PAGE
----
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DEPARTMENT OF THE NAVY -- NAVAL HISTORICAL CENTER
805 KIDDER BREESE SE -- WASHINGTON NAVY YARD
WASHINGTON DC 20374-5060
Cruise Books of the United States Navy in World War
NAVAL HISTORY BIBLIOGRAPHIES, NO. 2
This bibliography lists more than 700 souvenir books--or
cruise books, as they have been called in the U.S. Navy--issued
during and immediately after World War II.
The practice of publishing such books dates back to the early
days of the twentieth century. Cruise books were issued for some
special event, such as the Great White Fleet sailing around the
world or some dignitary travelling on an international cruise.
A few were issued for U.S. naval vessels that served in World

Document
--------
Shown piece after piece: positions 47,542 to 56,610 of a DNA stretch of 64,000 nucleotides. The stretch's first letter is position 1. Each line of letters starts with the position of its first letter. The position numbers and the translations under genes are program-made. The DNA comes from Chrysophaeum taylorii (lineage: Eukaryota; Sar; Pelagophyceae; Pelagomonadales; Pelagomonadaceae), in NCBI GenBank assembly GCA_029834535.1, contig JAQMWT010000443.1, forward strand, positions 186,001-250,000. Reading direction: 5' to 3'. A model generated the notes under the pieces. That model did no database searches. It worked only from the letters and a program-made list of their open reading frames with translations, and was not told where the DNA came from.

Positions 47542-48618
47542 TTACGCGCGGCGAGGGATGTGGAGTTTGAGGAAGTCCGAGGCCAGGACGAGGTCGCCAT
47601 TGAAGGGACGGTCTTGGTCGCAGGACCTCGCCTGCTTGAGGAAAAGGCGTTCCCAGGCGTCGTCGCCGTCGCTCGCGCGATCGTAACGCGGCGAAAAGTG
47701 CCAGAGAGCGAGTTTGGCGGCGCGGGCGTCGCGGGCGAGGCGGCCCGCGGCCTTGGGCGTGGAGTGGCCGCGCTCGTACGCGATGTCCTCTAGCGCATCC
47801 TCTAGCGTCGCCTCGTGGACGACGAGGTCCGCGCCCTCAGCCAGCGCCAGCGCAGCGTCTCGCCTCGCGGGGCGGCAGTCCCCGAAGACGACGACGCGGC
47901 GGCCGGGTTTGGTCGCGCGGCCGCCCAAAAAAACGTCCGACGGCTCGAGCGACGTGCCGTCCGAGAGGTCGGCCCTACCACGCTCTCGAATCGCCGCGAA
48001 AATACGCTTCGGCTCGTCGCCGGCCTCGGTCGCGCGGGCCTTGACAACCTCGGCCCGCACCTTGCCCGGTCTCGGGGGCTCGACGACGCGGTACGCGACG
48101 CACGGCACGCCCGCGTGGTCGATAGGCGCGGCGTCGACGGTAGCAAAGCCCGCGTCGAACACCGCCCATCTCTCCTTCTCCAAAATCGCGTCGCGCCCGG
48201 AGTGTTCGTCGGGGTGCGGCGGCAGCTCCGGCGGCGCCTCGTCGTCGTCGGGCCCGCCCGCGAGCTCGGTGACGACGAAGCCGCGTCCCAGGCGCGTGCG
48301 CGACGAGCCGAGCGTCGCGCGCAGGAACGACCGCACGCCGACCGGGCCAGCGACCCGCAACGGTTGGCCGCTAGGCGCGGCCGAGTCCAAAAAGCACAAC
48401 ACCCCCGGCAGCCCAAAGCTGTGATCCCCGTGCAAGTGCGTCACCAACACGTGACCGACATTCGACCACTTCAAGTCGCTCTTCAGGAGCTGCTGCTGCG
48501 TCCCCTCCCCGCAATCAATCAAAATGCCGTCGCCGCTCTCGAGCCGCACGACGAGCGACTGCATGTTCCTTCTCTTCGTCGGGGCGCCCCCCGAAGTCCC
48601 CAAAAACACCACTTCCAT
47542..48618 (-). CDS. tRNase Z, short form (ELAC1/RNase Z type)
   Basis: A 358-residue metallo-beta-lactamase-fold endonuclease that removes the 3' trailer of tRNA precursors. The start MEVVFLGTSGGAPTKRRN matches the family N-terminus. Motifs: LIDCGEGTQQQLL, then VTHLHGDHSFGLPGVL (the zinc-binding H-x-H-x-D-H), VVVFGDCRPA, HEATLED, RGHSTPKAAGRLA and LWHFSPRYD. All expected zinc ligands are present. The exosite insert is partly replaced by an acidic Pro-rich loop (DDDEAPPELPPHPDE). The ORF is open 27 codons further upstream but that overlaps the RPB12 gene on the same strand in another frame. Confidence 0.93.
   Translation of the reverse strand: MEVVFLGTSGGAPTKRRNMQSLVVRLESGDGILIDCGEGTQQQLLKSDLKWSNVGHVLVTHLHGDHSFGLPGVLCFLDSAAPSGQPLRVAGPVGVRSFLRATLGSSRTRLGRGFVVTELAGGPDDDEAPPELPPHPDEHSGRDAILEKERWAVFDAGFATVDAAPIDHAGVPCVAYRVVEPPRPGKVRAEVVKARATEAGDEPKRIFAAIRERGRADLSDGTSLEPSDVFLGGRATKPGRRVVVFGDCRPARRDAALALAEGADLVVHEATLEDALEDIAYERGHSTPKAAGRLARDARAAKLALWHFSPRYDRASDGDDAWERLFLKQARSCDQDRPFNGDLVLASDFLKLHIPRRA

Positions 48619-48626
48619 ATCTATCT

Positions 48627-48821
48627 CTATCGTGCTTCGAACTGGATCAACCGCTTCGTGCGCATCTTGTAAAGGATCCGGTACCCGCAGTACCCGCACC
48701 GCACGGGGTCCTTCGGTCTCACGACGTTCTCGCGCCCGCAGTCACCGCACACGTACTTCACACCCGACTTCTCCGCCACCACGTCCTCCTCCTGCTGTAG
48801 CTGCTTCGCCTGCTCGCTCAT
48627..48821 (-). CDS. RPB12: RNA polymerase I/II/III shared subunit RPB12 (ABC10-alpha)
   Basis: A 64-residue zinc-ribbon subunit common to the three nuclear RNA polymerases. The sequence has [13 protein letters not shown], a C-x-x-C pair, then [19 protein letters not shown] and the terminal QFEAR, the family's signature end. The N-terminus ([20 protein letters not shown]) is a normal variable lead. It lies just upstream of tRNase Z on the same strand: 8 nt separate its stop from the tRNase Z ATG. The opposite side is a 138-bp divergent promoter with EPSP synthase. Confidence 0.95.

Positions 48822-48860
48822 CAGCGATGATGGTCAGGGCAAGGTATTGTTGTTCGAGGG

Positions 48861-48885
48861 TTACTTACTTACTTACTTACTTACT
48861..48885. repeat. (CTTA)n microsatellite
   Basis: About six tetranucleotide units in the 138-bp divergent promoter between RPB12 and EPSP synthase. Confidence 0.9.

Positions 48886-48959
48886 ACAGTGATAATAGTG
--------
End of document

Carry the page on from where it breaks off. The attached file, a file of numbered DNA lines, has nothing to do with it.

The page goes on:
War I, but this practice was not widespread.
It took the greatest naval war in history, namely World War
II, to bring forth the first large group of cruise books. During
this war millions of Americans were involved with the United States
Navy and the drama of sea warfare, especially in the Pacific campaigns.
It was natural for these Americans to want a souvenir book recording
the part that their own ship or unit played in World War II.
Cruise books are not official U.S. Navy or government publications.
Instead, they were produced from money either in the unit's welfare
fund or donated by the crew, and they were initiated and produced
by the crew. Frequently, it was the chaplain, medical officer,
or a welfare officer who took on the task. Fortunate was the crew